Ibuprofen side effects regarding the central nervous system are Drowsiness, dizziness, headache, confusion, insomnia. For the gastrointestinal tract, the most common side effects are gastric distress, nausea, vomiting. It can also cause blurred vision, edema, and tinnitus. Some adverse effects that need to be monitored for this drug are myocardial infarctions, various types of dermatitis, Stevens-Johnson syndrome, and gastrointestinal bleeding. Some contraindications for this medicine are hypersensitivity, active gastrointestinal bleeding, and ulcers. Should be used cautiously with patients that have had a coronary heart bypass. Some precautions to have when using this drug are in cases of severe renal impairment since it can cause nephrotoxicity history and with cardiovascular diseases. As far as interactions, this drug should be avoided when taking warfarin sound, it can Increase bleeding, and with some foods like garlic and herbal supplements such as ginger, gingko, and ginseng. Increased effects with phenytoin, sulfonamides, warfarin, cephalosporins, and decreased effect with aspirin (Vallerand & Sanoski, 2018, p.667).
The administration of this medication can be oral as in our case and intravenous. The maximum dose to be given orally to adults is 3 grams, GG is currently taking 600 mg three times a day. Therefore, his dose is within the safe dose. There are no accu- checks with this medication. Regarding labs, it is critical to check blood urea nitrogen (BUN), creatinine, complete blood count (CBC), and liver function (Vallerand & Sanoski, 2018, p.668).
In the case of GG, this medication is given to decrease the patient’s pain due to his infection. Ibuprofen is a non-steroidal anti-inflammatory drug with anti-inflammatory, analgesic, and antipyretic activity. More in detail, ibuprofen can perform these activities by inhibiting cyclooxygenase (COX). Ibuprofen works by inhibiting COX-2 consequentially preventing the synthesis of prostaglandins responsible for fever, inflammation, and pain. However, it is crucial to point out that ibuprofen is not selective for COX-2; therefore, it is also able to inhibit COX-1. This latter inhibition is at the origin of some of the side effects typical of all non-selective NSAIDs such as gastrointestinal side effects (McCuistion, Yeager, Winton, & DiMaggio, 2018, pg. 311).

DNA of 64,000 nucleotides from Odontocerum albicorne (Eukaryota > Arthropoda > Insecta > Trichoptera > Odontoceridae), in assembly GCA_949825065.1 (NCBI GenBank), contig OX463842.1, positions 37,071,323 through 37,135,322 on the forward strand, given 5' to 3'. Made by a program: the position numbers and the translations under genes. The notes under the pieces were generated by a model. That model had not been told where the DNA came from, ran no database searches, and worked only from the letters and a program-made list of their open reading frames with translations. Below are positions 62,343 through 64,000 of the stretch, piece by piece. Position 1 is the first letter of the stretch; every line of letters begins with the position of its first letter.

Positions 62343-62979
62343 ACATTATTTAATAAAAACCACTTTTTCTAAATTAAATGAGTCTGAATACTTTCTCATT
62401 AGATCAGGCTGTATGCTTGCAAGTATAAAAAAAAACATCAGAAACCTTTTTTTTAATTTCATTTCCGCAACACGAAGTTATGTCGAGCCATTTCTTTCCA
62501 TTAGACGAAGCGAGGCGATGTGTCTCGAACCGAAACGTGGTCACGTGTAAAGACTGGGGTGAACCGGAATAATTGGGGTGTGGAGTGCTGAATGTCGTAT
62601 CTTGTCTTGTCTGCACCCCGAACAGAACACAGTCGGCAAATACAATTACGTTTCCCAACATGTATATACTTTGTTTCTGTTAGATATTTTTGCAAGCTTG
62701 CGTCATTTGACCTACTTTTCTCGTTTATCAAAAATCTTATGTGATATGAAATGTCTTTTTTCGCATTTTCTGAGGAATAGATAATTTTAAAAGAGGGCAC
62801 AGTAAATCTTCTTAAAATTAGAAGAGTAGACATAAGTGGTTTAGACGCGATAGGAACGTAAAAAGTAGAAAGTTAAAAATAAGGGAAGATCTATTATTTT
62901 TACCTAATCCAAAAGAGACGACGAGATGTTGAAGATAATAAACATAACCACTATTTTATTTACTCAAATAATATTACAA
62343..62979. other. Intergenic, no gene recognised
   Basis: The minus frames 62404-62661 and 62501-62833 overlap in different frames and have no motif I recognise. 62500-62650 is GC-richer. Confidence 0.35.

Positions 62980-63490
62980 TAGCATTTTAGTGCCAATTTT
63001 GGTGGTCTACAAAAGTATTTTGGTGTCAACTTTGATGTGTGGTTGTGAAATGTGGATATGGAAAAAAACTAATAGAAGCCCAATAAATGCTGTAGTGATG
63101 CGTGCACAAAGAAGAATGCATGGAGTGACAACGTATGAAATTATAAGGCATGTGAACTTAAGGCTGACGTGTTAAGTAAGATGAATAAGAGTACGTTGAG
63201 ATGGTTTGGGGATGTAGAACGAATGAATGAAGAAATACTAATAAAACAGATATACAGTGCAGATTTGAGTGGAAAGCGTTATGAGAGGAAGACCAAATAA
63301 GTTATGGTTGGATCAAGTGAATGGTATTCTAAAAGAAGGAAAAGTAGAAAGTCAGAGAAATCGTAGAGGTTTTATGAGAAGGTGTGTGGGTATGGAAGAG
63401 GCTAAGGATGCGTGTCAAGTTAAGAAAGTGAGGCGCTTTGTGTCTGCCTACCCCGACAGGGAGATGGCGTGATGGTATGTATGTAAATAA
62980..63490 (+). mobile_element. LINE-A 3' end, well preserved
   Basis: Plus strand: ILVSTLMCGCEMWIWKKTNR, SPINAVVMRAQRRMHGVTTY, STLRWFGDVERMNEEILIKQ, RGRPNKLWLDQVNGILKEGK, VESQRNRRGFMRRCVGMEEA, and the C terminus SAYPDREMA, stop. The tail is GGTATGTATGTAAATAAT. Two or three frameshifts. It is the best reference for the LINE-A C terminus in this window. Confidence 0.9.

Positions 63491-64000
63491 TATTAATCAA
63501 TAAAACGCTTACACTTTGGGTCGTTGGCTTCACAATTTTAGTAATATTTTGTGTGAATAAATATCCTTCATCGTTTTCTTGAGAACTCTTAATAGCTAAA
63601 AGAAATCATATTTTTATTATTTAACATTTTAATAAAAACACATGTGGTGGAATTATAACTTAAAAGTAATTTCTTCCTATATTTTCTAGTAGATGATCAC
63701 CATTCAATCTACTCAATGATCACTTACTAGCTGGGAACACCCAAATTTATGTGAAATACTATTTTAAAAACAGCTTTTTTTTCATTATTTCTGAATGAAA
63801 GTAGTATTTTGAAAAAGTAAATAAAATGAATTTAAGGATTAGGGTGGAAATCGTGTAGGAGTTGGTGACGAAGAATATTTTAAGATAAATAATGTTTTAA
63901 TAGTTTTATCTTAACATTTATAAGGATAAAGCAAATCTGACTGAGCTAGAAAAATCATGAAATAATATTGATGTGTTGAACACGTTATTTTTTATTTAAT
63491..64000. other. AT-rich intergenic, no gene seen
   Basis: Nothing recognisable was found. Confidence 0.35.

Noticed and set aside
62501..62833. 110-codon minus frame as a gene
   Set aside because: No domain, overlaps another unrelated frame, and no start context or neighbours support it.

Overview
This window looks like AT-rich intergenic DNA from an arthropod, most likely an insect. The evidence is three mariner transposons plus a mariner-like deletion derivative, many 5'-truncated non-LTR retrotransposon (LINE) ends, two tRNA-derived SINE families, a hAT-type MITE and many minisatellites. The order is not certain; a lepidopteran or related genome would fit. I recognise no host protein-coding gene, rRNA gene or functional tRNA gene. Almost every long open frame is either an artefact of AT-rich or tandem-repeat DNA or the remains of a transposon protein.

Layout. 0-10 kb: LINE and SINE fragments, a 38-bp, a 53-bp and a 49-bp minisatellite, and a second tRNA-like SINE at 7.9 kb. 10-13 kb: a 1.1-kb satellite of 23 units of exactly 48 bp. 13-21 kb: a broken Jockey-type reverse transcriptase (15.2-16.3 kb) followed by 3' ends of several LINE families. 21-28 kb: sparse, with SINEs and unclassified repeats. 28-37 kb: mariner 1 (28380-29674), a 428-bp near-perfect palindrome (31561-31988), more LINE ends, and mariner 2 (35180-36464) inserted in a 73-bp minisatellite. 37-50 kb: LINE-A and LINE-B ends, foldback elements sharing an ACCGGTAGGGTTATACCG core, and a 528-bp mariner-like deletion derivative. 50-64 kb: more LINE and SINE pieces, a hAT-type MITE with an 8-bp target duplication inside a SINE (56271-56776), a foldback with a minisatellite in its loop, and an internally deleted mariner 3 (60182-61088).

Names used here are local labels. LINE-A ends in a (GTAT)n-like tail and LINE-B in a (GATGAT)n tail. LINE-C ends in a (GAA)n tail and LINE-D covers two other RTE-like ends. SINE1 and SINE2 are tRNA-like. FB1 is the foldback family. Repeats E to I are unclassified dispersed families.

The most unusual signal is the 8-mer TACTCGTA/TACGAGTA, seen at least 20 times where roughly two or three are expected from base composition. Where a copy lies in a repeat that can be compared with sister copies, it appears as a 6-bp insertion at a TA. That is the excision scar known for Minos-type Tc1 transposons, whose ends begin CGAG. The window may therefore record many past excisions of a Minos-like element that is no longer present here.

Before giving this ibuprofen, we need to obtain a drug and herbal history and report any possible drug-drug or herb-drug interactions. After we have given the medication, we need to assess for GI distress and peripheral edema, which are common side effects of NSAIDs. Report to the provider immediately if the patient has GI discomfort since this is one of the adverse effects of this medication. We need to access for asthma and urticaria as well. Observe the patient for bleeding gums, petechiae, ecchymoses, or black tarry stools. When giving this medication, we need to check labs, specifically, if BUN is elevated, creatine levels and urine output. Since this is a pain medication, we have to re-assess the pain prior and 1-2 hours following noting the type, location, and intensity. When teaching the patient about the medication, we will advise the patient to avoid alcohol when taking NSAIDs. Moreover, we would recommend the patient to consult the doctor if visual disturbances, tinnitus, or rashes appear. Potential nursing diagnoses with this medication can be acute pain. Lastly, the desired outcomes of this medication are decreased in the severity of pain (Vallerand & Sanoski, 2018, p.669).
Ibuprofen is better to be avoided after 30 weeks’ gestation because it may cause premature closure of fetal ductus arteriosis. We need to be careful when using it with our older population since it can increase the risk of adverse reactions secondary to age-related and drug interactions, also need to be closely monitored for decreases in renal and liver function. As far as infant’s safety has not been established for infants under six months (McCuistion, Yeager, Winton, & DiMaggio, 2018, pg. 314).
We looked at the patient’s problem and the treatment he had to cure his acute cholecystitis. We talked about his medications, in particular about antibiotic metronidazole and pain medication, ibuprofen. We discussed in depth the mechanism of action, nursing assessment and lifespan considerations of this medication and the rationale that the provider used to prescribe this medication which helped the patient get better and get discharged from the hospital.
- Electronic Health Record
- Fuks, D., Cossé, C., & Régimbeau, J.-M. (2013). Antibiotic therapy in acute calculous cholecystitis. Journal of Visceral Surgery, 150(1), 3–8. https://doi-org.dax.lib.unf.edu/10.1016/j.jviscsurg.2013.01.004
- McCuistion, L.E., Yeager, J.J., Winton, M.B., & DiMaggio, K. (2018). Pharmacology: A patient-centered nursing process approach (9th ed.). Philadelphia, PA: Saunders.